OO: And why is that important to you now, particularly?

After I started working in the public sector, I found that there were not that many people from technology backgrounds, most came from social science backgrounds. I thought: if I keep working in the private sector, I will only have a marginal impact. I think quantitatively, and in the public sector I can have a greater impact. I can optimise so many things.

Indonesia has a lot of corruption, and one of the biggest problems is inequality, not just economic inequality, but inequality of information. If we democratise information, we can improve so many things, including wealth distribution. Access to open data can really change this.

OO: You’ve recently joined OO as our Regional Associate, Asia. What do you think are the challenges ahead?

So after six months focusing on the procurement system of Indonesia in 2020 as a consultant for OO, I then joined the staff permanently. I see my role as working as the enabler of the government, because the ones who really understand the country are the people and the government. We, as an organisation, are trying to be the best enabler, to optimise the resources of the country, and their potential.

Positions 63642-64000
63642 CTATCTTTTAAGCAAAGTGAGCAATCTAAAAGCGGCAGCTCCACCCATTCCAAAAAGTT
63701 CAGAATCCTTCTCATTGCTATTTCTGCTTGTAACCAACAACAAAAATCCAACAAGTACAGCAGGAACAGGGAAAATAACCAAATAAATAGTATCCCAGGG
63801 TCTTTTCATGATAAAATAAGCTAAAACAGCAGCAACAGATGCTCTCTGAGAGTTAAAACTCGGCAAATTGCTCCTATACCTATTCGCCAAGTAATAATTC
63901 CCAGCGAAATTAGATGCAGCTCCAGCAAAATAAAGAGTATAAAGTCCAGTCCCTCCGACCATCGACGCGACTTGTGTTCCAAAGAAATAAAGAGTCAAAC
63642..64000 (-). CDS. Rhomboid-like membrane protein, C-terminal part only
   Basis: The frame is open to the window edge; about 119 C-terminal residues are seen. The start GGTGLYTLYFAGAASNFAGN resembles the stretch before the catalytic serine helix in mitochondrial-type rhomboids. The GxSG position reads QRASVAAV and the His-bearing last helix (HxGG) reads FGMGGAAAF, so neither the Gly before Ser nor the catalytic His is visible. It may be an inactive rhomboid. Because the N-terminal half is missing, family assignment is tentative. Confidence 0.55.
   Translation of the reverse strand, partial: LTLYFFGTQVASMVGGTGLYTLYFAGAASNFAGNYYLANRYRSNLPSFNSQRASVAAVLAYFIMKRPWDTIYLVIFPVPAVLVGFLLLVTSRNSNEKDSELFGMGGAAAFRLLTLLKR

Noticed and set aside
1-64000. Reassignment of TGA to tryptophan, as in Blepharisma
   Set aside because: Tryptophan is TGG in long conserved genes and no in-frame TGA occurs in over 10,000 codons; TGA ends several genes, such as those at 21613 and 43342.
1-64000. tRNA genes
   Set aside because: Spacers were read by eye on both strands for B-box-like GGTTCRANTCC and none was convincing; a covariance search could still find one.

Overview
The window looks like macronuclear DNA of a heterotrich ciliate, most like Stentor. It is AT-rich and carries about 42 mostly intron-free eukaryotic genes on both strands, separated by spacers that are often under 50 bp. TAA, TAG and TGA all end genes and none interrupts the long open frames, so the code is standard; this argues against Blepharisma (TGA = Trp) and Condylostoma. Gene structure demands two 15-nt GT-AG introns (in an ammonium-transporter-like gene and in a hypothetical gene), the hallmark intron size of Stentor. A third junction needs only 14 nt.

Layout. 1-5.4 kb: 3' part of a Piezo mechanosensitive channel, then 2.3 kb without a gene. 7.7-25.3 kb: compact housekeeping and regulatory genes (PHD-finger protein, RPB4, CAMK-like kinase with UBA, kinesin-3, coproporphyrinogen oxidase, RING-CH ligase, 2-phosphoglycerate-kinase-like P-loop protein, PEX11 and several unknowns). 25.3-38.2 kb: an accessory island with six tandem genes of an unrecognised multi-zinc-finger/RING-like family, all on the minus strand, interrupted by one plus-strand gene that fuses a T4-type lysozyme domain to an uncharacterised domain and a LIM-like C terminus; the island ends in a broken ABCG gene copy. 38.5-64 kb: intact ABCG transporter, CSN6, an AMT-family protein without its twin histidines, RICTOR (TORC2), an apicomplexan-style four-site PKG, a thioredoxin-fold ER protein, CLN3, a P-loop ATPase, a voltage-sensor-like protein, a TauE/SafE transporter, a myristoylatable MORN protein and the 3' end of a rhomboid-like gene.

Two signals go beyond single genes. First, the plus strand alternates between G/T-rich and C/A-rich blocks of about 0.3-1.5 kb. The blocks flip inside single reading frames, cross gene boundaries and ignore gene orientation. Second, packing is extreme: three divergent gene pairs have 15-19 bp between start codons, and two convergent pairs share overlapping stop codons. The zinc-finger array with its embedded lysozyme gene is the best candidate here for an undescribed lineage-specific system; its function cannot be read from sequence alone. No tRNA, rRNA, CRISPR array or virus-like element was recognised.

Over the next few months, I am looking forward to finalising the assessments of Mongolia and the Philippines’ progress with beneficial ownership transparency in context of their involvement in the Opening Extractives programme, which we launched in February this year. First, I have to understand the available resources that a government has, and then identify any challenges as well. Challenges are different from country to country, as the political situation, and the human resources, are never the same.

Publication type
Blog post